Japanese Unexamined Patent Publication (Kokai) No. 8-286150 discloses an example where a rod lens is used instead of the thermal expansion core fiber. This document describes a constitution where the end face of the rod lens is tilted in order to prevent back reflection.

SUMMARY OF THE INVENTION

An object of the present invention is to provide an optical isolator that is capable of correcting the shifting of light beam due to the optical isolator element and can be easily assembled and adjusted.

The optical isolator of the present invention comprises:

(a) a support body;

(b) an optical fiber assembly disposed in the support body including a first single mode fiber, a first graded index fiber that is connected to said first single mode fiber and has refractive index which gradually decreases from the center axis toward the outer surface, a coreless fiber that is connected to said first graded index fiber and does not have a core, a second graded index fiber that is connected to said coreless fiber, and a second single mode fiber connected to said second graded index fiber; and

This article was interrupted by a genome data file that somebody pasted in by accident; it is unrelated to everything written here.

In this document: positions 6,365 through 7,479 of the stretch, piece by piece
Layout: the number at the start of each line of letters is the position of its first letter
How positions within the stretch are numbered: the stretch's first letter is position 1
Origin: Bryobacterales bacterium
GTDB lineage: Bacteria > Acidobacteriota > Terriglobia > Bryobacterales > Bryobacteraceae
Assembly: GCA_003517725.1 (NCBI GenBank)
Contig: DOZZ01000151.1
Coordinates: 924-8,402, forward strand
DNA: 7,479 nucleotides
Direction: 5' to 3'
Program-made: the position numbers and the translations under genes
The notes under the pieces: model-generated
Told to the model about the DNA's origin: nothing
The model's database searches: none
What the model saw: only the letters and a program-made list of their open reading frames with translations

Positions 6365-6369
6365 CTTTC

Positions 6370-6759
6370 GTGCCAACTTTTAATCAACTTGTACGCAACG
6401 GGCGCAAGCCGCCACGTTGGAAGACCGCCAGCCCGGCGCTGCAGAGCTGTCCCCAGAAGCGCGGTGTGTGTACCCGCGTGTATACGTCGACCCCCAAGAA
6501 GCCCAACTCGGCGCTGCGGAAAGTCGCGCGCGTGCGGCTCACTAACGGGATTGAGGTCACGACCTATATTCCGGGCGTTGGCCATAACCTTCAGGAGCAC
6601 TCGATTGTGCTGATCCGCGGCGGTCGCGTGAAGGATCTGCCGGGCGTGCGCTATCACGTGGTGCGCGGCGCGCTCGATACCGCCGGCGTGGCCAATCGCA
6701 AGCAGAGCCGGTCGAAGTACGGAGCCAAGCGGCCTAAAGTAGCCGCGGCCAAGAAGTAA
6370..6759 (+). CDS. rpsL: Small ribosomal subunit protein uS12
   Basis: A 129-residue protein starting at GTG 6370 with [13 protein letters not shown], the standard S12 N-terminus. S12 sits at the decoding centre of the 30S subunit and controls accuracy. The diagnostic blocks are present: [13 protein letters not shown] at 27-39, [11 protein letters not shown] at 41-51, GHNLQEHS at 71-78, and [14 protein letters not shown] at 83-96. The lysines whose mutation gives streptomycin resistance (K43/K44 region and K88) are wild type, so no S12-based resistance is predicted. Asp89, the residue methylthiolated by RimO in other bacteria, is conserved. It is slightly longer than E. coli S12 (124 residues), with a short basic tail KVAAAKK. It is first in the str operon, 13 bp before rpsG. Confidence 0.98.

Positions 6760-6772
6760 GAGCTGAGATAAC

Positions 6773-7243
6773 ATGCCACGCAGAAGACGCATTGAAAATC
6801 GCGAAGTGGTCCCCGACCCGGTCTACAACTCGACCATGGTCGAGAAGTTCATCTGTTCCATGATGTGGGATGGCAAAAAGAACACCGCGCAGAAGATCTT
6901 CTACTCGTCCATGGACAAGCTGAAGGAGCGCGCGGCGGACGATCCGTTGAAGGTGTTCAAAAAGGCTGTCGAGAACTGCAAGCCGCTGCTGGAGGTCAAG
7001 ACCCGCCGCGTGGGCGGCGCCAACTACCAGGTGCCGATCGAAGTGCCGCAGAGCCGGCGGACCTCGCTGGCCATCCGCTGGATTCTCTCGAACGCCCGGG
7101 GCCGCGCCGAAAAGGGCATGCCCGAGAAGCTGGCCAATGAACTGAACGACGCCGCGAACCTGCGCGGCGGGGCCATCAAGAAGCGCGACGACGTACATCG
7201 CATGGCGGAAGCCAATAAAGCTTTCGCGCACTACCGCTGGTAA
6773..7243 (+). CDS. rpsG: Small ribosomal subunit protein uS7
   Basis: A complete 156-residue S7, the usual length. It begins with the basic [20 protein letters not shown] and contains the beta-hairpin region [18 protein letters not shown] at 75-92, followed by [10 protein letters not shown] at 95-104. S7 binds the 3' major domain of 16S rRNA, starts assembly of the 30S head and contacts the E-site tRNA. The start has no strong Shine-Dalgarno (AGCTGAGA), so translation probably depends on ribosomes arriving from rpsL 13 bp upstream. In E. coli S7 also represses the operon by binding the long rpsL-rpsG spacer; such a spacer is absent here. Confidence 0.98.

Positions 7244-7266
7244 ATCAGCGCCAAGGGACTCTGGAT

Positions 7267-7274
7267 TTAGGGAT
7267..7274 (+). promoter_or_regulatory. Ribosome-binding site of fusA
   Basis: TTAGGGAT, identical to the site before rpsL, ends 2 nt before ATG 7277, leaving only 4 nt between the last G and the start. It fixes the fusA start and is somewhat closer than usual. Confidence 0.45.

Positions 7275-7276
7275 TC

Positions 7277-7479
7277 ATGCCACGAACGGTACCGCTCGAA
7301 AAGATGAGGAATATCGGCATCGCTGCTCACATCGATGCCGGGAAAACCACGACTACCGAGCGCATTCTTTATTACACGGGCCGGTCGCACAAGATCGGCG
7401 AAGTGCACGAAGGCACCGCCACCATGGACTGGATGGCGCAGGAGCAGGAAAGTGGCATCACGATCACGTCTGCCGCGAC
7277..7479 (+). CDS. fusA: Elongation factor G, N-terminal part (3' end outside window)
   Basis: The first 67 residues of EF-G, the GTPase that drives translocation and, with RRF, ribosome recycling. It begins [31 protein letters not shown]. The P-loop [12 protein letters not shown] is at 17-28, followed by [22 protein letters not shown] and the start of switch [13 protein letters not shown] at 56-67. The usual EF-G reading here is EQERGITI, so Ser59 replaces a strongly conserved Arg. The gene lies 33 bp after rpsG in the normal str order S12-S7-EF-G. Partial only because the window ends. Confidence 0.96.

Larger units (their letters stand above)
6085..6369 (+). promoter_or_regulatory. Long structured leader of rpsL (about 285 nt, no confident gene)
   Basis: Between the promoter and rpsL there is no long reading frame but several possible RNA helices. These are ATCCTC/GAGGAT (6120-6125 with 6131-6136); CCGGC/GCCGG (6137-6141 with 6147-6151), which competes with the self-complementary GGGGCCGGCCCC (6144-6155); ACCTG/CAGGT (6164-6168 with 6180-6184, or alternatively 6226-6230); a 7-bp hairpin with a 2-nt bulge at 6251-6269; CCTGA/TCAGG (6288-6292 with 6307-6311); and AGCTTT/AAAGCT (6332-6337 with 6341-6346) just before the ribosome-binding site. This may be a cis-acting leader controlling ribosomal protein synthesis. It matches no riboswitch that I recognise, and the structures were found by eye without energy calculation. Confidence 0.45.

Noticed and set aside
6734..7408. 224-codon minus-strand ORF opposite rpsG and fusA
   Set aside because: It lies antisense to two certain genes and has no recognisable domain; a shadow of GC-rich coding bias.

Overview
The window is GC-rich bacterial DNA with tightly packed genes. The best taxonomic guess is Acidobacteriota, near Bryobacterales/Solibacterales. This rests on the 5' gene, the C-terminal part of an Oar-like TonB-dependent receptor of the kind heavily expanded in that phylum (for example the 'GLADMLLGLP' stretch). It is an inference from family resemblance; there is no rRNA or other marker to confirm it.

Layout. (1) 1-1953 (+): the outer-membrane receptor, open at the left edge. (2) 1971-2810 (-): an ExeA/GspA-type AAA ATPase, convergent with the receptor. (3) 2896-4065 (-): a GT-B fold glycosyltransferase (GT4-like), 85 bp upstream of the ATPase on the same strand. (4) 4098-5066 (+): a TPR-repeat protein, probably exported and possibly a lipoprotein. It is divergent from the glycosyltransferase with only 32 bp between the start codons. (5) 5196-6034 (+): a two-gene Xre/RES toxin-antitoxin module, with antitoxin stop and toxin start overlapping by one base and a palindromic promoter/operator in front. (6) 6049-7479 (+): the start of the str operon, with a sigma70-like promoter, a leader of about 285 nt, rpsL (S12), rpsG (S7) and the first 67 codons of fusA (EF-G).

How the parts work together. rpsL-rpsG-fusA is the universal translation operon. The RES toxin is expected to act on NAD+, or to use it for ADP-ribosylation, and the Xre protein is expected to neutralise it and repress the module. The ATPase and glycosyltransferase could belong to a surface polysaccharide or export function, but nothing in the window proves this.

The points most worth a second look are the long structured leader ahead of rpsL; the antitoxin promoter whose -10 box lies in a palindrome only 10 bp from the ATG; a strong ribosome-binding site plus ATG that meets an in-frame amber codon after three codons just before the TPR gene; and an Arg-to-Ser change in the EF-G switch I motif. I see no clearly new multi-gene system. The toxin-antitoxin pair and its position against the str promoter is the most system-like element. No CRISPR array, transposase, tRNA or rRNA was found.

(c) an optical isolator element disposed in a groove formed in said support body so as to separate said coreless fiber,

wherein said optical isolator element is tilted with respect to the optical axis of said optical fiber assembly, thereby to achieve optical coupling with both the end face of said first graded index fiber on the coreless fiber side and the end face of said second graded index fiber on the coreless fiber side.

According to the present invention, beam shift within the optical isolator element can be effectively corrected by tilting the optical isolator element with respect to the optical axis, so as to achieve optical coupling with both the end face of the first graded index fiber on the coreless fiber side and the end face of the second graded index fiber on the coreless fiber side. The present invention also provides the optical isolator that is small in size and is easy to assemble, without causing misalignment between the optical fibers on the input and output sides.

A polarization independent optical isolator can be made by constituting the optical isolator element from a plurality of birefringent substrates.

The groove may be inclined, by the same angle as the optical isolator element is tilted, with respect to the optical axis of the optical fiber assembly. This makes it easier to adjust the tilting angle of the optical isolator element when assembling the optical isolator.